What’s Next for the TEP?
Bashing Muni, an agency that has been historically underfunded, is a
San Francisco pastime. Riders are used to break downs, delays and general unreliability. Could all that be about to change?
After an arduous process of gathering ridership data, community input,
and considering best practices at other transit agencies, the Transit Effectiveness Project (TEP) — at a cost of more than $3 million —
examined what’s wrong with Muni and what needs to be done to turn it
into a more efficient transit system. The draft recommendations were released a year ago and TEP managers then made revisions
in August, based on public feedback. The MTA says all of the changes
won’t come quickly, but Muni riders are used to waiting.
agency insists the TEP will bring change and it wants to make a splash
when it begins to implement some parts of the TEP as early as July.
“We want phase one to be very high impact, to be very successful, but
it also needs to balance within itself,” said Julie Kirschbaum, the
MTA’s TEP program manager.
The TEP has been billed as the first major overhaul of Muni in more than two decades. Its goals are ambitious: improve customer experience, provide better
reliability and on-time performance, attract 70,000 new riders with
existing resources and reduce daily vehicle miles traveled in the city
by 60,000, which is expected to cut CO2 emissions by 29 tons a year.
It hopes to do that by focusing on its busiest corridors, establishing rapid networks, restructuring routes and expanding limited-stop service, among other things, with a goal of shaving delays to increase speed.
However, the TEP lacks a funding strategy, something the project’s managers acknowledge is necessary. Critics have questioned whether the agency can really turn the system around with a deepening budget crisis. Muni is facing a $100 million deficit at a time when ridership is peaking and half of its aging fleet of overcrowded buses and light rail vehicles needs rigorous maintenance.
For its size, Muni is one of the slowest transit systems in the United
States. Its buses plod along in (legal and illegal) mixed traffic at an average speed of
eight miles an hour. The 38 Geary, as one example, spends half its time stopped. In the Mission, some blocks have two stops, slowing travel time on a busy corridor. Some historic routes aren’t as journeyed because travel patterns have changed.
Route changes proposed in the TEP are "budget neutral," which means that phase will likely come first, but the initiative recommends about $200 million in capital projects, many of which will probably be shelved until Muni’s budget scenario improves or other funding sources are identified. That includes putting off hiring more staff, such as street and fare inspectors, parking control officers and maintenance crews. The agency, however, has been able to hire more operators.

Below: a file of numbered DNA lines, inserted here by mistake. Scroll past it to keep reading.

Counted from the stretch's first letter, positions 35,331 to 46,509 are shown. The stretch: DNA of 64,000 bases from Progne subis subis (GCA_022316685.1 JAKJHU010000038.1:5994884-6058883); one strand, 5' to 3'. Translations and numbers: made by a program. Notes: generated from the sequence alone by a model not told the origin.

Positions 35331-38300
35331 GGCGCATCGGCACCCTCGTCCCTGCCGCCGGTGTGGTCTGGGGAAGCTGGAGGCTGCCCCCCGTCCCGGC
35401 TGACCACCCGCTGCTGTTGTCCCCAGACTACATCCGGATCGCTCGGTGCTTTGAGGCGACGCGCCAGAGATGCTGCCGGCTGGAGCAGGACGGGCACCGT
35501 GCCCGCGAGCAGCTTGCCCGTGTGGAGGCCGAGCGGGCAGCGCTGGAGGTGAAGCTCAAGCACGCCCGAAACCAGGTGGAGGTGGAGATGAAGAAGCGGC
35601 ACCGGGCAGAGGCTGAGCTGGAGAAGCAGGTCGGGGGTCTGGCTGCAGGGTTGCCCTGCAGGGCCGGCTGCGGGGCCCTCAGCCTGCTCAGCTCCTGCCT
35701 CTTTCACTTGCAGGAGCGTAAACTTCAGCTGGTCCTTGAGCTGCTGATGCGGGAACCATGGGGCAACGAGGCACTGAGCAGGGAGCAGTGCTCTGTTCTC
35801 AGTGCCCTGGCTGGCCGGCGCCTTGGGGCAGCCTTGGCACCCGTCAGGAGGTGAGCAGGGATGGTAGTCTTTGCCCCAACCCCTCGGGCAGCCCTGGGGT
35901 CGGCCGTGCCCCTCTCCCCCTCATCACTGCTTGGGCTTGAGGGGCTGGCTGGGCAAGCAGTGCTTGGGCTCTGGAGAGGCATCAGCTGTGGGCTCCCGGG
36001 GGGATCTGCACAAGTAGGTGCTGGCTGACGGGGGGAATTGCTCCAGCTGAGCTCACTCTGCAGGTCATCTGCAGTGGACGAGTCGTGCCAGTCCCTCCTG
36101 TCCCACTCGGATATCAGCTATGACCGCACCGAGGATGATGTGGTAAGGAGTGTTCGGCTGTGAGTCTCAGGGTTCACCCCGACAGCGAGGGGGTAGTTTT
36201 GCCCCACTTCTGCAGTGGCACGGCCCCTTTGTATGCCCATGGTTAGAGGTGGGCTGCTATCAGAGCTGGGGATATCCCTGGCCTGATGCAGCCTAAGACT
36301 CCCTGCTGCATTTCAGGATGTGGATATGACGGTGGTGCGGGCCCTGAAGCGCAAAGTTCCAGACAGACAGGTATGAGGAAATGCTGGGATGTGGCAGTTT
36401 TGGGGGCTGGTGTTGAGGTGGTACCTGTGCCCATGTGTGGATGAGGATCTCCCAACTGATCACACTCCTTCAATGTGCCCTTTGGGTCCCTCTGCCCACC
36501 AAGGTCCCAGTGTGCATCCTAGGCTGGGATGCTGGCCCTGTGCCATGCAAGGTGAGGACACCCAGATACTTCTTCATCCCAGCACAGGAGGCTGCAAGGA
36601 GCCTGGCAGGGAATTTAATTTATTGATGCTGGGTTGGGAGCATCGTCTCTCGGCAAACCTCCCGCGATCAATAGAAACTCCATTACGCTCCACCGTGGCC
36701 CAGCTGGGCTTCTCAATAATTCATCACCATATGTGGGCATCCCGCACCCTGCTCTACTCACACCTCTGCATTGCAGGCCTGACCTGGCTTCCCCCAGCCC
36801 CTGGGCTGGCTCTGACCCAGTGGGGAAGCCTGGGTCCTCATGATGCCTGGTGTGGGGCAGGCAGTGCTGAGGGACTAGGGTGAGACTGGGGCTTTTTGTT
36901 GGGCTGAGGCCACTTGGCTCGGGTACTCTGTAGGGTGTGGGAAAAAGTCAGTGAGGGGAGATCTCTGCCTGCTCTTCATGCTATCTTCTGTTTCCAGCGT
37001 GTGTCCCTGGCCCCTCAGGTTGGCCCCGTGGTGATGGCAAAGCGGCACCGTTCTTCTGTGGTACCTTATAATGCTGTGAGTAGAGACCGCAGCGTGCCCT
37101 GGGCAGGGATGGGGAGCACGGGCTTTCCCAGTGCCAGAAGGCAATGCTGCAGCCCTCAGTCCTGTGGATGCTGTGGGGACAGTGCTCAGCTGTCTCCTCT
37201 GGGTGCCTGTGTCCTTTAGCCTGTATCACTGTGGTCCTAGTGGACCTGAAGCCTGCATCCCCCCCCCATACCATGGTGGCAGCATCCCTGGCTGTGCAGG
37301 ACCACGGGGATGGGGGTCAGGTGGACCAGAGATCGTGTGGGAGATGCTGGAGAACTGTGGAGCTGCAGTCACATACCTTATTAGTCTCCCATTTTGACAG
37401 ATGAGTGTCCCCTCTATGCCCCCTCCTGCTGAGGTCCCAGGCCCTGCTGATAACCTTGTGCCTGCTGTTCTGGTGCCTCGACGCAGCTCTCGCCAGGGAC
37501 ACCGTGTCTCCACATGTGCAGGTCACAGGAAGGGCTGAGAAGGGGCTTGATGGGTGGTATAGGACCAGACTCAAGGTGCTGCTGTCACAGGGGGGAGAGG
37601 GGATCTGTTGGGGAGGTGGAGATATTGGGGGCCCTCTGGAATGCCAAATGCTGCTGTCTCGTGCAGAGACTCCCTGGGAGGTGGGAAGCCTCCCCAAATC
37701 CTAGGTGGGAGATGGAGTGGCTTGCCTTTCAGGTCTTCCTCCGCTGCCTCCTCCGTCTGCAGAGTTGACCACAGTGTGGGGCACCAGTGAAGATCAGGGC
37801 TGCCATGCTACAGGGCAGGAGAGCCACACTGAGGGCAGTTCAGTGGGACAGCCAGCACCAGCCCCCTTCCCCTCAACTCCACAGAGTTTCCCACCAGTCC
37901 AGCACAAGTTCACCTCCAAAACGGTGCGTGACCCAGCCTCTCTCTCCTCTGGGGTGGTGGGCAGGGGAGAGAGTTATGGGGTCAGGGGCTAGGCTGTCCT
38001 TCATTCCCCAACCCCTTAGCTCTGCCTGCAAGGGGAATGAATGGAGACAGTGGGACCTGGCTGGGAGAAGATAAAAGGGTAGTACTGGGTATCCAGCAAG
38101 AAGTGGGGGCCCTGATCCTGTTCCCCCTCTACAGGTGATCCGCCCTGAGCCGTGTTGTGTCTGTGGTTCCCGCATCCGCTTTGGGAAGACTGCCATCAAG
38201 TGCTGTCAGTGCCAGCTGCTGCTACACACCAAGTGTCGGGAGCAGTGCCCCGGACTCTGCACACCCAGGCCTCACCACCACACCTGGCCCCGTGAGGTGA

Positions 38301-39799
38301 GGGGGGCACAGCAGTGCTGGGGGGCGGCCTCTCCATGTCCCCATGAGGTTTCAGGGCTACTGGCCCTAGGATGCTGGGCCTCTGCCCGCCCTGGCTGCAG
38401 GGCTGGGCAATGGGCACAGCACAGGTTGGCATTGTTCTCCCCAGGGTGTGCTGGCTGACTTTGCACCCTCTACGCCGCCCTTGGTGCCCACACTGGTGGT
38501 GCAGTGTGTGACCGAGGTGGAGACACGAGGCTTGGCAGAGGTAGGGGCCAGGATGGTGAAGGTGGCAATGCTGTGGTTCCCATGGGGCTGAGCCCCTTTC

"We’re developing the implementation plan with the resources we know we have," said MTA spokesman Judson True. "There’s no doubt that there will be some impact but any headlines that suggest the TEP is somehow doomed because of the budget issues are just wrong."
Some advocates, like Tom Radulovich of Livable City, feel the two-year process that included more than 100 meetings and drew more than 4,500 written comments has largely been a waste of time and that the TEP is shaping up to be a service reduction plan instead of a long-term vision to transform Muni.
Kirschbaum contends one of the biggest misconceptions about the TEP is that it is a service reduction plan.
"The overall service levels do not change and in fact the overall amount of service in the system increases because of the reduction in travel time. That, I think, has been an important piece of misinformation," she said. "We’re recommending reallocating service and I think in some arenas that’s been perceived as cuts but for many, many people service will increase."
The MTA’s set of recommendations for the first implementation phase will focus on improving service where it’s most needed along Muni’s 15 busiest corridors, which carry up to 75 percent of the system’s riders. Its first priority in the Implementation Master Plan, due out this spring, is schedules, considered "the game plan" of the TEP, with service reallocation and the elimination of some stops to improve reliability.
The stop-spacing recommendations, in particular, could prove to be the most controversial, politically-charged aspect of the TEP, as some riders upset about stops being removed on their particular blocks are likely to lobby their supervisors to prevent the changes. The board technically can only accept or reject the TEP in its entirety, not make line-item changes, though the MTA is leery of political battles that could make its job more difficult.
"One of the things we’ve committed to do for our board is to bring them a policy document and approach to stop spacing before we roll out a specific list of possible changes," said Kirschbaum. "Getting their buy-in at the policy level we think is important. That way, we’ll be able to address the specifics."
The recommendations outlined in the implementation plan must also go through an environmental review, along with a Title IV assessment, to ensure it doesn’t discriminate against low-income or minority residents.
Advocates remain hopeful, but skeptical about the TEP. The implementation plan will be a good indicator of whether the TEP can live up to what it promises. We’ll be following its progress on Muni Monday.
Flickr photo: illeetyu